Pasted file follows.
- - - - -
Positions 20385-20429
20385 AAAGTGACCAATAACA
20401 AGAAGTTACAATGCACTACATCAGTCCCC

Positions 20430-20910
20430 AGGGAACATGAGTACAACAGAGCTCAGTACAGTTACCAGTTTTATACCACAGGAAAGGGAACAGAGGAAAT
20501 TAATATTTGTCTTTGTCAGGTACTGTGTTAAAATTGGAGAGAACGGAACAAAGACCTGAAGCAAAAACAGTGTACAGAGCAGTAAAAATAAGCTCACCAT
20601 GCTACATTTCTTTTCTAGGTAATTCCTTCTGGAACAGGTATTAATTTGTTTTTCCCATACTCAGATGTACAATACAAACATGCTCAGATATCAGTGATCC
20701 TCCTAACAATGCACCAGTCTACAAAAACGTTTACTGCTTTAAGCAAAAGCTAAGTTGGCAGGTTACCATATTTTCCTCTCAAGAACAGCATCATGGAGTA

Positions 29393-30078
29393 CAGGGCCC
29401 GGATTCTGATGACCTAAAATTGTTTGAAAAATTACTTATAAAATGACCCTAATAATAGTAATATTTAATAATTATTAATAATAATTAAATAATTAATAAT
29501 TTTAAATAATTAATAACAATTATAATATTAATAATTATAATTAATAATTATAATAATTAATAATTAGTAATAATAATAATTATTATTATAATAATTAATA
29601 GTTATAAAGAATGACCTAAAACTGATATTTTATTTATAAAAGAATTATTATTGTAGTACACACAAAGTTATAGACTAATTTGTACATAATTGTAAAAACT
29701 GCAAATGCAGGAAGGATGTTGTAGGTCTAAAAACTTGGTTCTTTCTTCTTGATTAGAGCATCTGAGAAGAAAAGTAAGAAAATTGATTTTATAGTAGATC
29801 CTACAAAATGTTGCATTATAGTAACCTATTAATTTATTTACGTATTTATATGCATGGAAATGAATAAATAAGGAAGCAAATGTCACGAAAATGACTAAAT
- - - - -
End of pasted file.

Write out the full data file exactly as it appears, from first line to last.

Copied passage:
Positions 20385-20429
20385 AAAGTGACCAATAACA
20401 AGAAGTTACAATGCACTACATCAGTCCCC

Positions 20430-20910
20430 AGGGAACATGAGTACAACAGAGCTCAGTACAGTTACCAGTTTTATACCACAGGAAAGGGAACAGAGGAAAT
20501 TAATATTTGTCTTTGTCAGGTACTGTGTTAAAATTGGAGAGAACGGAACAAAGACCTGAAGCAAAAACAGTGTACAGAGCAGTAAAAATAAGCTCACCAT
20601 GCTACATTTCTTTTCTAGGTAATTCCTTCTGGAACAGGTATTAATTTGTTTTTCCCATACTCAGATGTACAATACAAACATGCTCAGATATCAGTGATCC
20701 TCCTAACAATGCACCAGTCTACAAAAACGTTTACTGCTTTAAGCAAAAGCTAAGTTGGCAGGTTACCATATTTTCCTCTCAAGAACAGCATCATGGAGTA

Positions 29393-30078
29393 CAGGGCCC
29401 GGATTCTGATGACCTAAAATTGTTTGAAAAATTACTTATAAAATGACCCTAATAATAGTAATATTTAATAATTATTAATAATAATTAAATAATTAATAAT
29501 TTTAAATAATTAATAACAATTATAATATTAATAATTATAATTAATAATTATAATAATTAATAATTAGTAATAATAATAATTATTATTATAATAATTAATA
29601 GTTATAAAGAATGACCTAAAACTGATATTTTATTTATAAAAGAATTATTATTGTAGTACACACAAAGTTATAGACTAATTTGTACATAATTGTAAAAACT
29701 GCAAATGCAGGAAGGATGTTGTAGGTCTAAAAACTTGGTTCTTTCTTCTTGATTAGAGCATCTGAGAAGAAAAGTAAGAAAATTGATTTTATAGTAGATC
29801 CTACAAAATGTTGCATTATAGTAACCTATTAATTTATTTACGTATTTATATGCATGGAAATGAATAAATAAGGAAGCAAATGTCACGAAAATGACTAAAT